The Rock and Roll Hall of Fame + Museum


February 2012 | Blog Archives

The Power of Sisterhood

Monday, February 27: 2:56 p.m.
Posted by Allison McClain
Spinderella meets with girls in the Sisterhood program

Recently, a group (Sisterhood) from West Side Community House in Cleveland's Sisterhood program visited the Rock and Roll Hall of Fame and Museum during one of the Museum's education programs. Here, Allison McClain, youth services director at the West Side Community House, explains how music and education come together in the Sisterhood program, and how a special visit at the Rock and Roll Hall of Fame and Museum made for an exciting experience for the girls in the program.

Sisterhood is an after school and summer program at West Side Community House for girls ages 10-15, and girls ages 16-18 can apply to the program as mentors. Sisterhood began as a pilot program in 2008 with a Call to Prayer grant from United Methodist Women. The mission of Sisterhood is to prepare girls for womanhood and their life beyond. Since 2008, the Sisterhood program has served hundreds of girls from the east and west side of Cleveland, providing girls with a safe space to talk about real issues and process ways to learn and grow from those issues.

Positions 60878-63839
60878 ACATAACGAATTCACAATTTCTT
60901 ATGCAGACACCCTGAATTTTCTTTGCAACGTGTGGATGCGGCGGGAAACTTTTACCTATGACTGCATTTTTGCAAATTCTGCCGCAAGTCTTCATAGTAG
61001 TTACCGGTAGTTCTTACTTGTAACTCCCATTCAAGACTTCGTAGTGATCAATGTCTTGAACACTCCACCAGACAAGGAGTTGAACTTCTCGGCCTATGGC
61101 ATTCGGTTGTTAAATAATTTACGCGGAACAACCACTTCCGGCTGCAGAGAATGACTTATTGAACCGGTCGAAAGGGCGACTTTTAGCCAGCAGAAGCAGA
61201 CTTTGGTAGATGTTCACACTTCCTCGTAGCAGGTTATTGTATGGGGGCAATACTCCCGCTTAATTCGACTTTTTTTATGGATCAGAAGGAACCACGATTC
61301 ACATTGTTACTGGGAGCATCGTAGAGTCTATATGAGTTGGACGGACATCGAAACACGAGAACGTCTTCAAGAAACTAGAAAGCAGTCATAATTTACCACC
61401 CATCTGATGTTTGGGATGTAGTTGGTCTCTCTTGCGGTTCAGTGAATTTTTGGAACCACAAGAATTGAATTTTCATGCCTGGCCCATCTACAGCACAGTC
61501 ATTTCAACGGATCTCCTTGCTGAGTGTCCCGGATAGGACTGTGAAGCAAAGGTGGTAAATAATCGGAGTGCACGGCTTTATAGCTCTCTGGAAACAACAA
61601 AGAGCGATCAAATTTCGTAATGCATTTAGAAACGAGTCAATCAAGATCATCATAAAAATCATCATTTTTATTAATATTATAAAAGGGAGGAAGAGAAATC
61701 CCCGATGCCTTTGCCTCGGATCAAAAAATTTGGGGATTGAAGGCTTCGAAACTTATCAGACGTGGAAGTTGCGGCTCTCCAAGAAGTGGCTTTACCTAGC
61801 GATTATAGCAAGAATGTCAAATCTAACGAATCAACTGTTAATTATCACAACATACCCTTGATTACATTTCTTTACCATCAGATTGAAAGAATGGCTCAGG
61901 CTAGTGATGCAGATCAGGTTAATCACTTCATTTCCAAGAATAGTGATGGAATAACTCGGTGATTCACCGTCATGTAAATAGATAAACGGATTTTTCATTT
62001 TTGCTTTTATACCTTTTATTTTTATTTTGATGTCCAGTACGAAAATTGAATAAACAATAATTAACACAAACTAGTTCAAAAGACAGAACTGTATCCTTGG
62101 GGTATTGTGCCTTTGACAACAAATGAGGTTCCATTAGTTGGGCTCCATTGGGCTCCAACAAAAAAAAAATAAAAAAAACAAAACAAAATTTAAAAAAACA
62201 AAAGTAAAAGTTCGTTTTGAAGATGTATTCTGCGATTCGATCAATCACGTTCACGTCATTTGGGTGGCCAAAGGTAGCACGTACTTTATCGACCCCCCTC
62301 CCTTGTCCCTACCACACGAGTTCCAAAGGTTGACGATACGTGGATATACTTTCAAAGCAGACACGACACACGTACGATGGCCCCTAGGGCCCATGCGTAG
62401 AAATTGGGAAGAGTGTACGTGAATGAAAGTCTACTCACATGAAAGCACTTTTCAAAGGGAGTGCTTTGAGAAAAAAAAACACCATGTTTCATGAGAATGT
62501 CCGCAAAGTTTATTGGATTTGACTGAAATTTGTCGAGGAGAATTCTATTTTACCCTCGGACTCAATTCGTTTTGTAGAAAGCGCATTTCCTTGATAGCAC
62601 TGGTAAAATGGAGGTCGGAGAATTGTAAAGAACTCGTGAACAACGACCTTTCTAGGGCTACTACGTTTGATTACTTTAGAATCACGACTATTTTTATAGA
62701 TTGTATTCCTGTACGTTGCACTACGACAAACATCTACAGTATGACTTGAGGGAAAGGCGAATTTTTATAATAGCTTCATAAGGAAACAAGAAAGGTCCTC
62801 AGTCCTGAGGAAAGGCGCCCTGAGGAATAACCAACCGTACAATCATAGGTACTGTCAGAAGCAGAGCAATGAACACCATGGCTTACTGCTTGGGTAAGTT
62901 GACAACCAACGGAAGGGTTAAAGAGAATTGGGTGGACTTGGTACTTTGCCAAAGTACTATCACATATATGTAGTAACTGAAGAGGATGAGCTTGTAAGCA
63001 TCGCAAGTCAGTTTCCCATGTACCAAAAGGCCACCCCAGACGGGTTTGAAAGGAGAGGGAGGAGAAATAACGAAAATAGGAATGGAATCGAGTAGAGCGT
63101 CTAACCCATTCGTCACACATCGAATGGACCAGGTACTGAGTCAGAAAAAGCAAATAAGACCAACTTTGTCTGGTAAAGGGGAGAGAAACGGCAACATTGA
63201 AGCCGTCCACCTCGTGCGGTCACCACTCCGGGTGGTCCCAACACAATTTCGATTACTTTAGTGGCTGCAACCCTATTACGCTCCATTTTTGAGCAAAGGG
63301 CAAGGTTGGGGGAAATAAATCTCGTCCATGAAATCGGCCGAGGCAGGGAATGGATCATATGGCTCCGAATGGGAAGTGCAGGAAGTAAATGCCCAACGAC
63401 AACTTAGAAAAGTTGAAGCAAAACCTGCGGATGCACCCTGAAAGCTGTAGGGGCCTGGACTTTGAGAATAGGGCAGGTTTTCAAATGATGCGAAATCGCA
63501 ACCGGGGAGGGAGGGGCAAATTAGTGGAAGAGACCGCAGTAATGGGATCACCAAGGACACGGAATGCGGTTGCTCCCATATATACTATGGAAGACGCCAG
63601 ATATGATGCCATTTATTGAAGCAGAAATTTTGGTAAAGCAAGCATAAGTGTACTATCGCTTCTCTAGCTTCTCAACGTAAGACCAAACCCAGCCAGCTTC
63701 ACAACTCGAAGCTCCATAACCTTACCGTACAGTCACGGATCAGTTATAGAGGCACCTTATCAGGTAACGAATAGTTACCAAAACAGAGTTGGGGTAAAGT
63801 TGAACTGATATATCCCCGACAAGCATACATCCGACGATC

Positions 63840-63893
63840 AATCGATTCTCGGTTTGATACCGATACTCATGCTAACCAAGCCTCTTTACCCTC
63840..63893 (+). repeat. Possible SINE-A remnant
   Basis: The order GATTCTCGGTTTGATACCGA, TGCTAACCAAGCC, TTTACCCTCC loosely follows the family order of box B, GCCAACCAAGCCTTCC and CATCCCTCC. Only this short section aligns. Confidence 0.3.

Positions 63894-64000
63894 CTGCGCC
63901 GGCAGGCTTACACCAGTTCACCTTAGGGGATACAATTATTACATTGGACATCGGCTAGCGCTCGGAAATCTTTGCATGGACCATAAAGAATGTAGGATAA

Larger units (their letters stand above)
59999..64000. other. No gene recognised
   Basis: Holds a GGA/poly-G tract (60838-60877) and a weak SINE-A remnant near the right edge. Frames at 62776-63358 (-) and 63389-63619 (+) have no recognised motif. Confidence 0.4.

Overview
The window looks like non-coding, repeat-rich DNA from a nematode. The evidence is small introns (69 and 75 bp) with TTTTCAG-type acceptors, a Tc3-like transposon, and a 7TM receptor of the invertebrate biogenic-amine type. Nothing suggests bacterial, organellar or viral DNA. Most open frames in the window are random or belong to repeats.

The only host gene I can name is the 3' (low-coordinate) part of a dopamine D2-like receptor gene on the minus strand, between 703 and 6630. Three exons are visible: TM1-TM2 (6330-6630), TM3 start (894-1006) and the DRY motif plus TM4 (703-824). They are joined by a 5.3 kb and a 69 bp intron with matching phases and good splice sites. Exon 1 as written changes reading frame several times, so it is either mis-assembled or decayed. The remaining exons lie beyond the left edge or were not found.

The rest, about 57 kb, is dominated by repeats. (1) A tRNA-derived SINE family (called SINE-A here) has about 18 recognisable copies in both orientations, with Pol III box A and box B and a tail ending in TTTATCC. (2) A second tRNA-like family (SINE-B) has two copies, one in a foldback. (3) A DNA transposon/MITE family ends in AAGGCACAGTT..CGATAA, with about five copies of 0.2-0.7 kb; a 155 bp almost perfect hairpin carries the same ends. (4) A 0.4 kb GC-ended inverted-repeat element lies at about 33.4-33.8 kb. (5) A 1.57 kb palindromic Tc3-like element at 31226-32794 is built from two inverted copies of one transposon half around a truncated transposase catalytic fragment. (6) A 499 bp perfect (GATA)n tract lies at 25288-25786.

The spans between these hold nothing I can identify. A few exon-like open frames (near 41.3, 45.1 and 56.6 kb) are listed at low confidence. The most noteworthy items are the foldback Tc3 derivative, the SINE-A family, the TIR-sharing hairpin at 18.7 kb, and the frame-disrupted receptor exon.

The school year curriculum is divided into five cycles: Social Skills and Self Esteem, Family Support and Outreach, Education and ...


continue Categories: Exclusive Interviews, Education, Foster Theatre, Event

Songs That Shaped Rock and Roll: "Give Up The Funk (Tear The Roof Off The Sucker)"

Wednesday, February 22: 2:30 p.m.
Posted by Rock Hall
Parliament's "Give Up The Funk (Tear The Roof Off The Sucker)" is one of the Songs That Shaped Rock